4/21/2009 Case 4: Rabies (by bat)

Presented by: Dr. Sharer (sent by Dr. Miller) - University of Missouri

Clinical History:

Case involves an episode preceding tremor onset by about a month wherein a wild bat kept as a pet by the patient bit him on the ear.  The patient sought no treatment or further evaluation (even though he was living with a nurse).  Following a presumptive diagnosis of rabies, coma was induced using the “Milwaukee protocol” (pharmacologically induced coma with ketamine, lorazepam, midazolam) that seeks to preserve neurons.  Apparently this has only been successful in one patient.  The skin biopsy presumably used immunofluorescence for diagnosis.  Autopsy was done with full body suits and respirators, and otherwise universal precautions were taken.  Dr. Miller reports that nobody attending the autopsy has yet fallen ill, as of April 2009 (the autopsy was done in November 2008).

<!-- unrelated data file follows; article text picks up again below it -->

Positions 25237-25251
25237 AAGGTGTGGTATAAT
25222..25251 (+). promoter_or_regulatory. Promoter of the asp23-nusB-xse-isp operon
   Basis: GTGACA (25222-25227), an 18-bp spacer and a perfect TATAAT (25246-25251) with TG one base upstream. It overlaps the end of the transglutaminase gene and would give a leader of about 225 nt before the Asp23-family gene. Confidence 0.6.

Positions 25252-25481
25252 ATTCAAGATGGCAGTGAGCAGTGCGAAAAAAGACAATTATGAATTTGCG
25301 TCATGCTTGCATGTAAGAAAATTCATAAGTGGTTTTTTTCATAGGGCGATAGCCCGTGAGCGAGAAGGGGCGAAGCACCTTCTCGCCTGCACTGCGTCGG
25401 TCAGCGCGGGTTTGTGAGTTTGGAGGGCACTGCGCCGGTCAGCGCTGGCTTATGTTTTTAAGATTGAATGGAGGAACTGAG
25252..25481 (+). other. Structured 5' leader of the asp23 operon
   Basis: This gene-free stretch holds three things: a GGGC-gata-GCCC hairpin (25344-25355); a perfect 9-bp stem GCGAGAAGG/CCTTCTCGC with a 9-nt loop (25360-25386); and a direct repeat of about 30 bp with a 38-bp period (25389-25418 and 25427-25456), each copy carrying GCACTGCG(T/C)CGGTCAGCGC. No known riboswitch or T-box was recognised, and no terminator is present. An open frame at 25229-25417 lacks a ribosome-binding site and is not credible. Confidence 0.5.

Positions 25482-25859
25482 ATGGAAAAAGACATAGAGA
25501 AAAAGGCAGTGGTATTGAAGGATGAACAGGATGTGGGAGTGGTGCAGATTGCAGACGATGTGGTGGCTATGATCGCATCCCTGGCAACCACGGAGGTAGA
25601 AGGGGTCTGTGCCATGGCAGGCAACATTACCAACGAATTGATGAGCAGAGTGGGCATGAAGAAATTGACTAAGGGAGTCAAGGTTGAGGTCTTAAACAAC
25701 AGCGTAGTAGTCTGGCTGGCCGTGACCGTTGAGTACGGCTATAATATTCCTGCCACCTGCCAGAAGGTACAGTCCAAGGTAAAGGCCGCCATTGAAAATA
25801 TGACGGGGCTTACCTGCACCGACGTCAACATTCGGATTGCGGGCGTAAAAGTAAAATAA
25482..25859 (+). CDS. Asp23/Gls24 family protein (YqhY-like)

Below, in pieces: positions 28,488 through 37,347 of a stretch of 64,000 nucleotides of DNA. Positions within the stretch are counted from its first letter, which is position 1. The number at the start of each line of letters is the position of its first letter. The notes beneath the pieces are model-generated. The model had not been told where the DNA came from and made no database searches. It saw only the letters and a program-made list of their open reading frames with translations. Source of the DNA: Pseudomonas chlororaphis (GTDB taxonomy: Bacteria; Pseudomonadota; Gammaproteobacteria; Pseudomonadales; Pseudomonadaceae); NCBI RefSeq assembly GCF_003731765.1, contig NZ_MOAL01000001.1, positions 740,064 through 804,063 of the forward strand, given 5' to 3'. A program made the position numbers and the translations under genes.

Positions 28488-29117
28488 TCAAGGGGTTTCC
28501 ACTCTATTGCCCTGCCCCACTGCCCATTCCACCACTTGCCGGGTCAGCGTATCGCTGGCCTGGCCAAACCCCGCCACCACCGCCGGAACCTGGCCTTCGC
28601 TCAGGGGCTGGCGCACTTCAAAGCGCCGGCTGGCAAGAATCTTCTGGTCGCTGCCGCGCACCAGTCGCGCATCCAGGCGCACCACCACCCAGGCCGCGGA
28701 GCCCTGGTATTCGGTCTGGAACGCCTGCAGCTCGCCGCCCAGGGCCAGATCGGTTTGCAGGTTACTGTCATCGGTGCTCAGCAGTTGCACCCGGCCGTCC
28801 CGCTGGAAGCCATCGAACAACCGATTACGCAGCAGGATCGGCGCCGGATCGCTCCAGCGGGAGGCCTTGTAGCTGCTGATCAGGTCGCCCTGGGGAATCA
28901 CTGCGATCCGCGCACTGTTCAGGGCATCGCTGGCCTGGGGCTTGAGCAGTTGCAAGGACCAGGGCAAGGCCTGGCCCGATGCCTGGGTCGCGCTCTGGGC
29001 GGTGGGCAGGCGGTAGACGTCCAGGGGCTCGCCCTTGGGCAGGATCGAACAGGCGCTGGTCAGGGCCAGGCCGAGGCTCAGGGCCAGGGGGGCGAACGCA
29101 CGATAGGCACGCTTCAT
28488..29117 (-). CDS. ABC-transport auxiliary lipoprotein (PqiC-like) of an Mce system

Diagnostic Notes:

Histologically, Negri bodies are present in Purkinje neurons and in pyramidal neurons in the hippocampus, reconfirming the clinical diagnosis of rabies, which currently in the United States is usually spread by bats.  Histology also showed some perivascular chronic inflammation in the brain, but virus was not seen by electron microscopy, only lamellar inclusion bodies, a normal finding in Purkinje cells given as a “bonus question” by Dr. Miller (nobody in attendance knew what they were).  The patient’s course included renal problems, and the virus apparently can affect renal tubular epithelial cells.

Slide Image:

view high resolution slide image